Without getting into the thick underbrush of the abortion debate, we recognize that modern feminists have glorified abortion as the ultimate liberation from femaledom. The right to have a taxpayer funded abortion has become confused with women’s rights. One notes that purely individuated liberated female beings must, according to the pro-abortion crowd, have the right to make the decision without any feedback from the male who was involved in the act of conception.
So, one thing is sure. For modern women, the meaning of sex can never be procreation. Unless, of course, they choose for it to be so. And they are not allowed to choose for it to be so until their careers are firmly established and they are approaching the age of 40.
In order to induce women to live their lives as feminists want them to live their lives, women’s magazines have been peddling the notion that women can get pregnant whenever they wish… even when they are over 40.
For that reason, Jane Brody in the New York Times has taken the pain to explain to young women that the notion of late pregnancy—recently touted as the road to being a better mother—is something of a lie. Or, as she puts it, is “misleading.” True enough, some women do get pregnant when they are nearing or over 40, but the risk of infertility grows with age. Only a fool would ignore the facts. And the facts have been out there for decades now. Yet, many women ignore them.
Brody, no less than I, is not telling women what to do. She is alarmed, as is Miriam Zoll, a woman who waited too long, and as is Dr. Mark Sauer, former director of the I.V.F. clinic at Columbia Presbyterian Medical Center. They are all alarmed because women are being lied to about how easy it is to conceive using I.V.F.
Medical science can do wonders, but it cannot consistently allow you to produce a baby, regardless of your age. One feels constrained to notice that the rage for I.V.F. suggests a rejection of the old fashioned way of procreating. Postponing the process places it all in the hands of physicians, and, dare we notice, it is not the most romantic way to conceive.
Brody wants women to be well-informed about the probabilities of late conception. Pregnancy and childbirth can be engineered, but the failure rates are high:
Her [Miriam Zoll’s] story prompted me to check the latest federally mandated statistics gathered by the Centers for Disease and Prevention from the nation’s nearly 500 fertility clinics on I.V.F. procedures done in 2013. Using fresh (that is, not frozen) eggs or embryos from women trying to conceive, at age 40 fewer than 30 percent undergoing I.V.F. became pregnant and fewer than 20 percent gave birth to live babies as a result.
The success rate was somewhat better when I.V.F. was done with frozen embryos from a woman’s own eggs: about 42 percent became pregnant and 30 percent delivered live babies.
Dr. Mark Sauer believes that these statistics are being distorted in order to promote what has become a money-making industry. And they completely distort other risks that come with late pregnancy.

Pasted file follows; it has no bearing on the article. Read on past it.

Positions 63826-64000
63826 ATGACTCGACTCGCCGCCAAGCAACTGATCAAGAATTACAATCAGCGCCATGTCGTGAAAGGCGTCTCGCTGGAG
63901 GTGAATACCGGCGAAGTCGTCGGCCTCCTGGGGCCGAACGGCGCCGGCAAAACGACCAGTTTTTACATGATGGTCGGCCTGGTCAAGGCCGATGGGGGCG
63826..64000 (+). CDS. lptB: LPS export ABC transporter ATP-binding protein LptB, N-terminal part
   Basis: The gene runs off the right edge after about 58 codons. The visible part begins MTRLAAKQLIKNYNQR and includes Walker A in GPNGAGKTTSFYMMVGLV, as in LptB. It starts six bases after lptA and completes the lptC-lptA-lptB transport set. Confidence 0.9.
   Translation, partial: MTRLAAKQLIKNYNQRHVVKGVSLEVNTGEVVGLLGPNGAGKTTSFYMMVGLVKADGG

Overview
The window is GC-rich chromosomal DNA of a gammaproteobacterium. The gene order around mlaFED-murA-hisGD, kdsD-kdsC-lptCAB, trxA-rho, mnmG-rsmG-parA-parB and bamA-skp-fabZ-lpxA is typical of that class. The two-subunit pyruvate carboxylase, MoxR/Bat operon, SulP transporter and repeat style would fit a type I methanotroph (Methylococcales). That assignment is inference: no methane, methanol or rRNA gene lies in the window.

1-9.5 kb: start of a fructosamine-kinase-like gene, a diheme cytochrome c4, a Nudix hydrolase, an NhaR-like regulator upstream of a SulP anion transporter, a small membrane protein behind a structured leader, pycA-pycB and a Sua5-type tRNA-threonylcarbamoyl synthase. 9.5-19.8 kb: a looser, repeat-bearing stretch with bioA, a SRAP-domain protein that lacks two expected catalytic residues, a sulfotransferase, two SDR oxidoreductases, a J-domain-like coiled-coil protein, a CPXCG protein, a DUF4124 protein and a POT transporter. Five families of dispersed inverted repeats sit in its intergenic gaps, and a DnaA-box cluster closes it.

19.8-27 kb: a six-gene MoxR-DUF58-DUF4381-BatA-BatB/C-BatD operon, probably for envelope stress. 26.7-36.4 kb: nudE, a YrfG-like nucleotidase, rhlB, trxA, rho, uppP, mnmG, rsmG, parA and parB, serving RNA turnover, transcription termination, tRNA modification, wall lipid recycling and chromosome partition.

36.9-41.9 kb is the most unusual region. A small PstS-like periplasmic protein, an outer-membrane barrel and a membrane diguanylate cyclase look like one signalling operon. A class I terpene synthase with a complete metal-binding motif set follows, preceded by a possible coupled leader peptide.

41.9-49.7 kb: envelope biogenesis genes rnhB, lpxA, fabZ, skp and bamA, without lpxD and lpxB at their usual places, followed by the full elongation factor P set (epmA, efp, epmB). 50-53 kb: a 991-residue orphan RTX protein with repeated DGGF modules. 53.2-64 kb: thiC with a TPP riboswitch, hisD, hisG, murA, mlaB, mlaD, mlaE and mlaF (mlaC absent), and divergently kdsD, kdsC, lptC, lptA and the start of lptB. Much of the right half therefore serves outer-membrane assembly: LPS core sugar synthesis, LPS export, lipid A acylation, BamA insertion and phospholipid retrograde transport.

Dr. Mark V. Sauer, former director of the I.V.F. clinic at Columbia Presbyterian Medical Center who has been using the technique for three decades, corroborated Ms. Zoll’s frustration with the industry’s self-promotion.
“Programs will brag that they are the best, with extraordinarily high rates of pregnancy even in women over 40,” Dr. Sauer said in an interview. “There’s hardly any age that the clinics now turn away.” He cited reports in both the lay and medical literature of even postmenopausal women giving birth through I.V.F.
On clinic websites, he said, “There’s a lot of massaging of the data, often combining data from several years to make the results look better. And clinical pregnancy rates do not necessarily reflect live birthrates. Live births are what really matter.”
Furthermore, he said, “The younger women are when they undergo I.V.F., the better the pregnancy rates,” adding that younger women are also more likely to have healthy pregnancies that end with the birth of healthy babies.
In a report he published last year in Fertility and Sterility, Dr. Sauer wrote that “advanced age” is a risk factor not only for female infertility, but also for “pregnancy loss, fetal anomalies, stillbirth, and obstetric complications.”
Although these risks have been known for centuries, “women are delaying childbearing to pursue educational and career goals in greater numbers than ever before,” he wrote. “Data from the United States demonstrate a dramatic rise in births to mothers once considered ‘elderly.’ This is particularly evident in women older than 40,” an age at which there is a significant rise in infertility, as well as higher rates of miscarriage among women who succeed in getting pregnant.
There’s more to sex than pleasure. Thinking that the meaning of sex is not procreation can often turn pleasure into pain.